Friday, August 13, 2010

Making A Mess Of Democracy

Madrid will witness an internal primary election in the PSOE this autumn to determine who the candidates will be to take on Esperanza Aguirre and Alberto Ruiz Gallardón in next year's regional and municipal elections. This is a contest which virtually nobody involved wanted to have. The national party was pressing hard for Madrid PSOE leader Tomas Gómez to stand aside in favour of Trinidad Jimenez, currently health minister. Goméz has refused to stand down, even after a private meeting with Zapatero, leaving the primary as virtually the only solution.

The reasons why the national leadership want to displace Gómez as candidate are said to come from (internal) opinion polls that show Jimenez having more chance against Esperanza Aguirre. There is a general feeling, going beyond the confines of the PSOE, that Gómez has been a fairly uninspiring leader since he was appointed as Zapatero's choice to lead the Madrid party. This has not been helped by the fact that he doesn't sit in the Madrid regional assembly, leaving it to others to lead the opposition there to Aguirre. However, by seeking another candidate the national PSOE has opened itself to the charge of yet again treating Madrid as a place where election candidates are shipped in at the last moment. The clumsy attempt to persuade Gómez to stand down was not impressive. There is also the fact that Trinidad Jimenez has been a candidate in Madrid before, and only took around 35% of the vote against Gallardón.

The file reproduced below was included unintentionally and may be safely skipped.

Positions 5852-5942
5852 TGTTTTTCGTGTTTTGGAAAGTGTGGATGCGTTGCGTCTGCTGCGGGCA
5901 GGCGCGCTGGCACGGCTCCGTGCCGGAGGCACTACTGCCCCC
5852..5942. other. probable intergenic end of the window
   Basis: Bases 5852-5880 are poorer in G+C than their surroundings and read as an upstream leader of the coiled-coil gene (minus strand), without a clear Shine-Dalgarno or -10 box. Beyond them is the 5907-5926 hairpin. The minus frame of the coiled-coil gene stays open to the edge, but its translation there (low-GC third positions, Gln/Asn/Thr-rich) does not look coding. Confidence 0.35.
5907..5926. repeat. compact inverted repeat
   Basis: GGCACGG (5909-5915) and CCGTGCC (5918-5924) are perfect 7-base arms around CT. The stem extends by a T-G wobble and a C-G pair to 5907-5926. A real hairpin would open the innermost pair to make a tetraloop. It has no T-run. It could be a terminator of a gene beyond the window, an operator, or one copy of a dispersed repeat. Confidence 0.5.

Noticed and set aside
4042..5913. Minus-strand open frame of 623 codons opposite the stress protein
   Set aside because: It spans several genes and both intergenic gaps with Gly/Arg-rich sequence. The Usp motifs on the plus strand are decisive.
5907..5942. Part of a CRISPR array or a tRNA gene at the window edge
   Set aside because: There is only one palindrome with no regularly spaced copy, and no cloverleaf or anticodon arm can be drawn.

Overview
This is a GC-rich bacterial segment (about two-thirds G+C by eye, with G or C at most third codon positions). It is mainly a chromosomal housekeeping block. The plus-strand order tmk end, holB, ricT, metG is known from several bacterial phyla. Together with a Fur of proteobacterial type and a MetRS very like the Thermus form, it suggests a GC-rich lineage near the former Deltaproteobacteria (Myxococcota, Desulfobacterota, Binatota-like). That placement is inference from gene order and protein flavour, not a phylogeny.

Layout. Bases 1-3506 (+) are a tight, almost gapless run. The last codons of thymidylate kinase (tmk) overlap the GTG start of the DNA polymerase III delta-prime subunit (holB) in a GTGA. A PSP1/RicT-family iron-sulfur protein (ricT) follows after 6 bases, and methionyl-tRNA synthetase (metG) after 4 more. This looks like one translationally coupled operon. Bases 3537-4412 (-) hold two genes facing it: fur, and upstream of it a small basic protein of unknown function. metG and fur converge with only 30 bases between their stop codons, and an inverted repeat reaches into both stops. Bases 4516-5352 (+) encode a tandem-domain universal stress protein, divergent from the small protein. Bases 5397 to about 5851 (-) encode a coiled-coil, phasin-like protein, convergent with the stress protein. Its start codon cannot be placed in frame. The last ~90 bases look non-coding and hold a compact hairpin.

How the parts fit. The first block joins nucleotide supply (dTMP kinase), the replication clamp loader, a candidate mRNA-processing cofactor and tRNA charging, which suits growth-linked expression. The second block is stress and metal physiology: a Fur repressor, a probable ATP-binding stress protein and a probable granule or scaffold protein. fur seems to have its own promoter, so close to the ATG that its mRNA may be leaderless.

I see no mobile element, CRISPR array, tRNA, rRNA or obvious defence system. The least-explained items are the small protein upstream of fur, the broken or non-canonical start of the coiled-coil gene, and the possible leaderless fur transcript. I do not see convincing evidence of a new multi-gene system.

Even with the hints from some polls that Aguirre is vulnerable it still seems unlikely in the current circumstances that the PSOE can think seriously about winning the election. The odd thing has been the reluctance to let the issue go to a primary election, an open contest will do wonders for raising the profile of the eventual winner and it seems hard to believe that voters will punish a party for demonstrating a little internal democracy. Zapatero himself was elected as PSOE leader by the same method. Of course, now that the primary has become inevitable, everyone from Zapatero to Gómez is acting as if it's what they always wanted to happen. Based on what we have seen so far there will be little substance to the debate, Gómez is trying to rely on his influence in the Madrid party machine, whilst Jimenez will present herself as Zapatero's candidate. If there are ideological differences between the two, they are well hidden.

To make things a little bit more interesting, there are rumours circulating that the candidates for the Partido Popular could yet change. These rumours have Aguirre taking the place of Gallardón as mayor of Madrid, whilst the latter would then be free to stand in the national PP lists with the possibility of being a senior figure in a Rajoy led administration. Rajoy would obviously need a deputy to take difficult decisions, given his notorious problems in that department. The logic behind this notion is that Aguirre would be safer in Madrid city which votes more strongly for the right, and Gallardón would be free to realise his ambition to be a national political figure. It may all just be idle speculation, and it is hard to see Aguirre being content with taking over Gallardon's more or less bankrupt administration; especially with her insatiable need for plentiful autobombo funds.

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